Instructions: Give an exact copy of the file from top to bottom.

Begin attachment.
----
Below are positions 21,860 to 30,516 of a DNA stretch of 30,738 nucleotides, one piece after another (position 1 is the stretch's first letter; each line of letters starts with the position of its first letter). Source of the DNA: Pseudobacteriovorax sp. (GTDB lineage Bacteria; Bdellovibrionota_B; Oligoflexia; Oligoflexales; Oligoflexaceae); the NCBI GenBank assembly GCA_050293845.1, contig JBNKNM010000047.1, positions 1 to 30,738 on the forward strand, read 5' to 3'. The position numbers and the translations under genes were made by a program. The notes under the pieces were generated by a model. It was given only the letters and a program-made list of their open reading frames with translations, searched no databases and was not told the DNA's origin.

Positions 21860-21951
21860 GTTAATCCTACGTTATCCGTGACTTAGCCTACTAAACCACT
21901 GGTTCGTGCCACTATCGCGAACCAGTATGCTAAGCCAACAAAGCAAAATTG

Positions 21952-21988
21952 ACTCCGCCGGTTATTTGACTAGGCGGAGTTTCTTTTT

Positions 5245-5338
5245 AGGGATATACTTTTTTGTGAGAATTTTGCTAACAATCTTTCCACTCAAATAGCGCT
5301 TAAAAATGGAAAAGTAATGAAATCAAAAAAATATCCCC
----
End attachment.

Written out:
Below are positions 21,860 to 30,516 of a DNA stretch of 30,738 nucleotides, one piece after another (position 1 is the stretch's first letter; each line of letters starts with the position of its first letter). Source of the DNA: Pseudobacteriovorax sp. (GTDB lineage Bacteria; Bdellovibrionota_B; Oligoflexia; Oligoflexales; Oligoflexaceae); the NCBI GenBank assembly GCA_050293845.1, contig JBNKNM010000047.1, positions 1 to 30,738 on the forward strand, read 5' to 3'. The position numbers and the translations under genes were made by a program. The notes under the pieces were generated by a model. It was given only the letters and a program-made list of their open reading frames with translations, searched no databases and was not told the DNA's origin.

Positions 21860-21951
21860 GTTAATCCTACGTTATCCGTGACTTAGCCTACTAAACCACT
21901 GGTTCGTGCCACTATCGCGAACCAGTATGCTAAGCCAACAAAGCAAAATTG

Positions 21952-21988
21952 ACTCCGCCGGTTATTTGACTAGGCGGAGTTTCTTTTT

Positions 5245-5338
5245 AGGGATATACTTTTTTGTGAGAATTTTGCTAACAATCTTTCCACTCAAATAGCGCT
5301 TAAAAATGGAAAAGTAATGAAATCAAAAAAATATCCCC